The African bollworm (Helicoverpa armigera), the legume pod borer (Maruca vitrata = testulalis) the lima bean pod borer (Etiella zinckenella) are major pests of pigeon peas in East Africa. They feed on leaves, flowers and pods, destroying them.
The African bollworm (Helicoverpa armigera)
Caterpillars are 1.5 to 4 cm long. They bore holes on pods and feed on the seeds. Usually developing in the pods and feeding partly mature seeds.
The legume pod borer (Maruca vitrata)
The adult of the legume pod borer is a moth with a wing span of 15-30 mm. It has light-brown forewings with white markings and pearly white hindwings. Though mainly nocturnal, the moth may also be seen during the day. They lay eggs in the flowers or buds, or on the pods. Caterpillars are whitish with black head and rows of conspicuous brown to black spots on the dorsal, lateral, and ventral surfaces of each body segment. Fully-grown caterpillars measure about 15mm in length. They pupate in the soil. Caterpillars web leaves, flower buds and pods and feed inside the web. Flowers usually show little sign of damage until they wilt and drop. They typically attack pods at the point of contact between two pods, or between a pod and a leaf or stem.
The lima bean pod borer
Adults of the lima bean pod borer are brown moths with a wing span of about 20-25 mm. They lay eggs singly or in small groups on immature pods. Young caterpillars bore into the pod. They feed inside the pod reaching a length of 12 to 17 mm and are generally found in maturing and dried pods. Young caterpillars are green, turning red later. Faeces in the form of granules are found inside the damaging pods.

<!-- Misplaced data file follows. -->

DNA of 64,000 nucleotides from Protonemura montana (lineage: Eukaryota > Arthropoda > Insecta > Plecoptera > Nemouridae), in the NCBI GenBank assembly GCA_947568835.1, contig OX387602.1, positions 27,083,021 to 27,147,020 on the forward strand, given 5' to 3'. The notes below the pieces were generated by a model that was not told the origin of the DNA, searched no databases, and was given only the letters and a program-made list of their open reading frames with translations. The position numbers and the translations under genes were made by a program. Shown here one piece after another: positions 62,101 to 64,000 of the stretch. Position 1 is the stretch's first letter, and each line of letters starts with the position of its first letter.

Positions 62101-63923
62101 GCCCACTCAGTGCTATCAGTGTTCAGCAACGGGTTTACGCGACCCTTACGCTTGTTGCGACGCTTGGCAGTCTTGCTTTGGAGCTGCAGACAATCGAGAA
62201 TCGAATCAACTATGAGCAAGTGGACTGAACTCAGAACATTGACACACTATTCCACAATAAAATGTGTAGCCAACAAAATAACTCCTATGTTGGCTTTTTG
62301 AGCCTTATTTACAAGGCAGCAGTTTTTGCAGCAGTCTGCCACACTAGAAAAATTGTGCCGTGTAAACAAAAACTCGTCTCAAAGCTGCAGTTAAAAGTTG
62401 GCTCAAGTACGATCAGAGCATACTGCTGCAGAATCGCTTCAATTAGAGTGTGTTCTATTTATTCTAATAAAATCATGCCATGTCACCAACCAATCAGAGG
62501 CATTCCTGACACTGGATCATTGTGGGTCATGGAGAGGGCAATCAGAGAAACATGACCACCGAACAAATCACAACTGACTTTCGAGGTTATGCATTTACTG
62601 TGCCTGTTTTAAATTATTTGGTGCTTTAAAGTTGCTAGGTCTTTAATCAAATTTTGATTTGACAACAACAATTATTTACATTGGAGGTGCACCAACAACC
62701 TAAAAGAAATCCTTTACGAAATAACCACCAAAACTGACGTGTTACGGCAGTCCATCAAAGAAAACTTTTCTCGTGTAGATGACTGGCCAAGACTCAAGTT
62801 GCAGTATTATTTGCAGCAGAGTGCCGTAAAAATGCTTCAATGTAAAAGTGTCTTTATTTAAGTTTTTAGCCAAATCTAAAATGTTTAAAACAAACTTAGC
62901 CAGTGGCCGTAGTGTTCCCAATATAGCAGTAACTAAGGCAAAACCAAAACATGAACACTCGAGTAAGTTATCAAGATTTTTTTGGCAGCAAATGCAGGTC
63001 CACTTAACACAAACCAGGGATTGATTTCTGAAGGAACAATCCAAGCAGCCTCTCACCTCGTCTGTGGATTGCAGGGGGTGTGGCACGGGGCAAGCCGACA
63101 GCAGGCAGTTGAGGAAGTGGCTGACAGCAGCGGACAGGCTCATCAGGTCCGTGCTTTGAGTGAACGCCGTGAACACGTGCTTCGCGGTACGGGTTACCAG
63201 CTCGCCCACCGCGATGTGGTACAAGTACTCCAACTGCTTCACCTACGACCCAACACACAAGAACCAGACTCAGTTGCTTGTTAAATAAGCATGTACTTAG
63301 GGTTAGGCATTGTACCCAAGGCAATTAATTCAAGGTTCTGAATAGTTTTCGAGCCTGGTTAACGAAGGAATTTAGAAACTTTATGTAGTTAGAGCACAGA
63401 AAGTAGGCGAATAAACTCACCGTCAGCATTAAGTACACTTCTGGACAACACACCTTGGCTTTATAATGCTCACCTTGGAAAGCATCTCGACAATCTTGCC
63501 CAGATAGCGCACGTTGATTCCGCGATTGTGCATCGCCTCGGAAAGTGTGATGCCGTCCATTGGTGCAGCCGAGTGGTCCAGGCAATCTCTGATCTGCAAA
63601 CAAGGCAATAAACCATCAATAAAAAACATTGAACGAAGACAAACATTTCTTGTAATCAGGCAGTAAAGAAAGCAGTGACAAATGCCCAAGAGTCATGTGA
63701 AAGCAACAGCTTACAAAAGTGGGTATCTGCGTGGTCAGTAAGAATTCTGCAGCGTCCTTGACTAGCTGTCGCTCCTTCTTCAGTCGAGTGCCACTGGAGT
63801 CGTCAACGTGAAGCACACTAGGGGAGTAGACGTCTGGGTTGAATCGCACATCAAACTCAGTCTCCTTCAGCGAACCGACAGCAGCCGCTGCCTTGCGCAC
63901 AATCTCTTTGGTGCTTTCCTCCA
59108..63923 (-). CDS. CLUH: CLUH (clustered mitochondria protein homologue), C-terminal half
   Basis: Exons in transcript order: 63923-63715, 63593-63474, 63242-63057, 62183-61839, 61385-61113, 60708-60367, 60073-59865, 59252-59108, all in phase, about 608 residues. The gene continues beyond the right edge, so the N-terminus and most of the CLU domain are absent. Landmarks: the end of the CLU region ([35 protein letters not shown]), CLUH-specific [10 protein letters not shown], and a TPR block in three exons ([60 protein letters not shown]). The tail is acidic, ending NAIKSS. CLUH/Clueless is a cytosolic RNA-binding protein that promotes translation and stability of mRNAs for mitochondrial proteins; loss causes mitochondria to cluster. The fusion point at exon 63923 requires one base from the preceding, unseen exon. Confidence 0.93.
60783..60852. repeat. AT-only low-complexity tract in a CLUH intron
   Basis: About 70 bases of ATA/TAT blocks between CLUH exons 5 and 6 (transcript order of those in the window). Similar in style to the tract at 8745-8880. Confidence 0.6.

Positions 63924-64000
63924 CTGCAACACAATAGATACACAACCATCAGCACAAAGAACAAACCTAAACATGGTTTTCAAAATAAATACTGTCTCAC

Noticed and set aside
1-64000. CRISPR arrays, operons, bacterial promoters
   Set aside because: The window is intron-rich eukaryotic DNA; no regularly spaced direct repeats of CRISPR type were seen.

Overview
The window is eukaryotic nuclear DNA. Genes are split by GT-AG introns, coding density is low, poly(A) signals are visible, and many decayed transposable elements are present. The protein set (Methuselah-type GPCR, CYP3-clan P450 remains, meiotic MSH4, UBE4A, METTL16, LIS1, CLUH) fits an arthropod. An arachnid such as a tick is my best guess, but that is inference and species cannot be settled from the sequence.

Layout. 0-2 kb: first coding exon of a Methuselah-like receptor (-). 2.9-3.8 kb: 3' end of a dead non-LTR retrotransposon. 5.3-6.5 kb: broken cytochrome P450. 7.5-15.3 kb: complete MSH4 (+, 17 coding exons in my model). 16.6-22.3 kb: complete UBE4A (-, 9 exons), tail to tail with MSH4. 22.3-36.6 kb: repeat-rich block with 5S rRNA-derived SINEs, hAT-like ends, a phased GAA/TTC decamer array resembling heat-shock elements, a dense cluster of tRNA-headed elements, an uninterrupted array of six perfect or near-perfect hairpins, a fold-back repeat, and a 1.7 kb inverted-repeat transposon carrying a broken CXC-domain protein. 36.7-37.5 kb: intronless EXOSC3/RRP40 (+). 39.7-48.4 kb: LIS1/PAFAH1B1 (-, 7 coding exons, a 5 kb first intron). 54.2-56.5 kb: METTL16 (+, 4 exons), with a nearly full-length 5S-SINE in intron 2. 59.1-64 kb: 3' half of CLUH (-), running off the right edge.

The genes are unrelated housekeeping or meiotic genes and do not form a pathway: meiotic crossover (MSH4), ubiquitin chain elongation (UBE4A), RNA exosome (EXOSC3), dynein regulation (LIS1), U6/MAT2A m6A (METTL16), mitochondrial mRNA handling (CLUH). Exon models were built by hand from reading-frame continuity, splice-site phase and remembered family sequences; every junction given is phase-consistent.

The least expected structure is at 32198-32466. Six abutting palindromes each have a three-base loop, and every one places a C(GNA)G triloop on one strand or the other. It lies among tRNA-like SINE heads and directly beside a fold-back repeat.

- Apply biopesticides such as Bt or neem products. They usually give good control of pod borers, provided they are applied to pods before the young caterpillars enter into the pods. Once the caterpillars have entered the pods they are difficult to control and by then they have caused damage. Other plant derivatives reported to control pod borers are tephrosia and chilli/garlic.
- For more information on Bt click here.
- For more information on neem click here
- Monitor regularly the crop to detect eggs and young caterpillars before they enter the pods
- Conserve natural enemies. Ants, parasitic wasps and pirate bugs are important in natural control. Bird perches placed just above the crop canopy are also reported to reduce the numbers of pod borers